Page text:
• ekf

    The only show above where they did something cool with the BBF was “Alias,” where Jennifer Garner’s BBF, Francie, was killed by an evil double. While Francie had been nothing but a typical BBF (without the “sassy” attitude, thankfully), her double was promoted to a full-on villian, getting to kick ass, fuck the hottest guy in the show (Sark, a deliciously evil Briton), and make Garner’s character and her milquetoast boyfriend Vaughn look like fools.
    Plus, she wasn’t the only person of color on the show. Sydney’s partner, Dixon, was badass in his own right and did not fall prey to Magickal Negro caricatures (he wasn’t just sexual — after his wife was killed, he had secret sexcapades with Angela Bassett, living out a fantasy of most men and a huge number of women, too).
    Not that it wasn’t a show about white people and the black people who help them out — it had that aspect, to be sure. But of the shows up there, it did a much better job in a regrettable TV environment as compared with the others.
    The post above being reason #634 why the sublime Gina Torres needs to play “Wonder Woman” in the live action movie. Won’t happen, but would reflect a much better world than the one in which we live if it did.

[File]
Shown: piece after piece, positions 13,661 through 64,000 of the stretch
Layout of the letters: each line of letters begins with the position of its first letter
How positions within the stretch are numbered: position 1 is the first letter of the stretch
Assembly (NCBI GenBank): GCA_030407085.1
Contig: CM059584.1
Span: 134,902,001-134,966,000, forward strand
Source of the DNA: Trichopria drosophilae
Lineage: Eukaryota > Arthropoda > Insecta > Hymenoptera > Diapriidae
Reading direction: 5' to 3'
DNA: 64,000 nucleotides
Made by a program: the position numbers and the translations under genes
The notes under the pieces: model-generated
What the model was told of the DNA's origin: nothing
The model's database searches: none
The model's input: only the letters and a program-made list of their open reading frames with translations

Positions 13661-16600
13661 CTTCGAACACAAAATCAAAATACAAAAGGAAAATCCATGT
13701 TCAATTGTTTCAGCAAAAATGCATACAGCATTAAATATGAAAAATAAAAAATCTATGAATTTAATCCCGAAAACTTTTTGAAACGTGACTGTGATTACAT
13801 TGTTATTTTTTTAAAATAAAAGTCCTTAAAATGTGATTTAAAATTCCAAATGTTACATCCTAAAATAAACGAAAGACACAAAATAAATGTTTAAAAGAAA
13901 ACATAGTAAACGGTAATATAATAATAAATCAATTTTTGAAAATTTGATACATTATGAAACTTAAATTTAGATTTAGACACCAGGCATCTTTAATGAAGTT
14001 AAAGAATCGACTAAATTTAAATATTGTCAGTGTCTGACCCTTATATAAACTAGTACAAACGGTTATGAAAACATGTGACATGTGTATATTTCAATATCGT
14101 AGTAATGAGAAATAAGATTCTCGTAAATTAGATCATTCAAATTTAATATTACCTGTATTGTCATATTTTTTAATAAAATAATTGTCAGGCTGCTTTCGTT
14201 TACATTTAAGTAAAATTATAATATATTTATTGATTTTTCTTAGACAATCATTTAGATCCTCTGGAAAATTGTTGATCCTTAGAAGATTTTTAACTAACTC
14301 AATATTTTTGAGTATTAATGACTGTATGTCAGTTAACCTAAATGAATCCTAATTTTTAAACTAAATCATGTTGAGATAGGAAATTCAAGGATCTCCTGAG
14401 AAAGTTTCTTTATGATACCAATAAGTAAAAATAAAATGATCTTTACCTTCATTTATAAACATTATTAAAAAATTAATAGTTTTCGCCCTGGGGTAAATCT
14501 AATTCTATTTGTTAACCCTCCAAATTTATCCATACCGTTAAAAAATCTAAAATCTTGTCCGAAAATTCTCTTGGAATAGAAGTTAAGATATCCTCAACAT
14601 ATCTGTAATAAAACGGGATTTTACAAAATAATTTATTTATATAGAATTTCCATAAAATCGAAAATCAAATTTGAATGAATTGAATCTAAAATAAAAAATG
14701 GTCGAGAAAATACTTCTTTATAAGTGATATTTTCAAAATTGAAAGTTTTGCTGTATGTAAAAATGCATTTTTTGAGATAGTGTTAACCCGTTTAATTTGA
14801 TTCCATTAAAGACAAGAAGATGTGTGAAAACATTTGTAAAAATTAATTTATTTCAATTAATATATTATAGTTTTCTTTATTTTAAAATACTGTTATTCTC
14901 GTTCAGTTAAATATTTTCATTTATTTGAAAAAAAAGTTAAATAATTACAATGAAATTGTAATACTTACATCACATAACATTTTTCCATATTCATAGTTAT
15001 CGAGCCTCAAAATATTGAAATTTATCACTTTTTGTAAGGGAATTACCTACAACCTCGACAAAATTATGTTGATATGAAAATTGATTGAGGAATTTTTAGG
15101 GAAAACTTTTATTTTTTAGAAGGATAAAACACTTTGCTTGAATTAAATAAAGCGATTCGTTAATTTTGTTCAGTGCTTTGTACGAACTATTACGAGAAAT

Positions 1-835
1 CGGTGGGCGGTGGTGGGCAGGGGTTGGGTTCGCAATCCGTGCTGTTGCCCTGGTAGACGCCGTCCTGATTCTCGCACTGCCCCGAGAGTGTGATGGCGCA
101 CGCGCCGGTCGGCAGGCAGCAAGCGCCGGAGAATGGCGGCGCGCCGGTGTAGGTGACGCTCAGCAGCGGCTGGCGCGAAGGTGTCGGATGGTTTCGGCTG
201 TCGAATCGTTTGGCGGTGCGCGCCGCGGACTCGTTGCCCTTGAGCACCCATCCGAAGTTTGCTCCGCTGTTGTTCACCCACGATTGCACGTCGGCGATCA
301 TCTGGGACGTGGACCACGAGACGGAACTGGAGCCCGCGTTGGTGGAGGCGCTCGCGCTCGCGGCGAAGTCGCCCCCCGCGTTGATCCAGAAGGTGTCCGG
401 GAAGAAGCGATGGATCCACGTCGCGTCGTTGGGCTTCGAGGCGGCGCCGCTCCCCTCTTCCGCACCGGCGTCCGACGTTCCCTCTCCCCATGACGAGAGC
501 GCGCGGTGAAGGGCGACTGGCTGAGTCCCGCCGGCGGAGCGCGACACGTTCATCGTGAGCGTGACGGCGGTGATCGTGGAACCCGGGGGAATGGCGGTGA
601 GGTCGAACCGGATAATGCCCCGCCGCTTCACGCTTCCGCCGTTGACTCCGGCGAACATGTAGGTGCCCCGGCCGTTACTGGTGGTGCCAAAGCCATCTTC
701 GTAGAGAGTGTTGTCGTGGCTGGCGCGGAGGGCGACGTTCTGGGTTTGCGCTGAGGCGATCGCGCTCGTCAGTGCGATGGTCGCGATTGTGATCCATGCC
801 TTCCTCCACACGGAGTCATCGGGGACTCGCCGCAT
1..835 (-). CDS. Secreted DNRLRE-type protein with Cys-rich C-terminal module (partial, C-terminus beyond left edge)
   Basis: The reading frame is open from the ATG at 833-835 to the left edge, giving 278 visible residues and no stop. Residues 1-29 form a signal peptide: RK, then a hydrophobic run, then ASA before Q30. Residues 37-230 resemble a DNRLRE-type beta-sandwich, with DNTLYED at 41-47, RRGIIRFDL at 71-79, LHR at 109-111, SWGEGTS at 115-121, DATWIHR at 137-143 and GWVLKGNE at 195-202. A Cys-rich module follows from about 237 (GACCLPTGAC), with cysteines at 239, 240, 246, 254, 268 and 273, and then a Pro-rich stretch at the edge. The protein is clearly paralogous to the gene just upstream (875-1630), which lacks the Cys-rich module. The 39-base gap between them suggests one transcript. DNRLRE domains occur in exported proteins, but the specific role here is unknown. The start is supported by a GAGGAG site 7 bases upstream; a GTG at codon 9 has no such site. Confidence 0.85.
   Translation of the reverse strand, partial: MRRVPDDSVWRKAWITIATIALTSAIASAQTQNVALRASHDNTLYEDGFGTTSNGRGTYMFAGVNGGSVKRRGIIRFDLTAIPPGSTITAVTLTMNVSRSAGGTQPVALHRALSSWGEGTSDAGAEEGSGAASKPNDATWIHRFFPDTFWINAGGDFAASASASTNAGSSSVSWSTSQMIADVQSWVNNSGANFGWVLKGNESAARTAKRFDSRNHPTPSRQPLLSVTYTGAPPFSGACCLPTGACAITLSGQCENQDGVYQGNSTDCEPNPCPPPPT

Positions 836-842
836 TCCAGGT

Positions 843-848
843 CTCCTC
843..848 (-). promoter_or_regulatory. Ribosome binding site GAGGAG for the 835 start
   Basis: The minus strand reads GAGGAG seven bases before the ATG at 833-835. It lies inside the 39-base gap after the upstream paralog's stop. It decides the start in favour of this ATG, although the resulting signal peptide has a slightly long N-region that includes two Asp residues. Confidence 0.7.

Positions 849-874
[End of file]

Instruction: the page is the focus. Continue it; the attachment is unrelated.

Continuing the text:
• JenLovesPonies

    I feel like this is true about all movie best friends, and it just so happens that lately all those best friends are black. Hmmm…. I think I have to rewatch some movies with a more critical eye

  • UltraMagnus

    SHHHHHHH, don’t complain or talk about it! Or else TPTB will take the BFF away from us and we’ll be back to being maids and prostitutes! Baby steps, people, ba-bee steps. [/sarcasm];)

  • UneFemmePlusCourageuse

    And actually, this is another reason for me to like Scrubs so much–Turk isn’t the stereotypical ‘black guy.’ There are a few things he does that fit that bill, but he has a definite personality of his own, he has his own storylines, his own romantic life, strengths and weaknesses. He’s a realistic character, which I think is awesome for a show like that.

  • aletheia_shortwave

    How about Sebastian, the miniature, emasculated Haitian helper crab for King Triton in Disney’s Little Mermaid? Or Eddie Murphy as the miniature black dragon in Mulan? Disney helps us out with the critical interpretations by literally making black people 1/8th the size of white people.
    Not to mention the way that in The Little Mermaid, they make a running gag out of the French colonization of Haiti by sending the French chef after Sebastian… it’s okay, apparently, if they turn the French guy into a racist stereotype, too.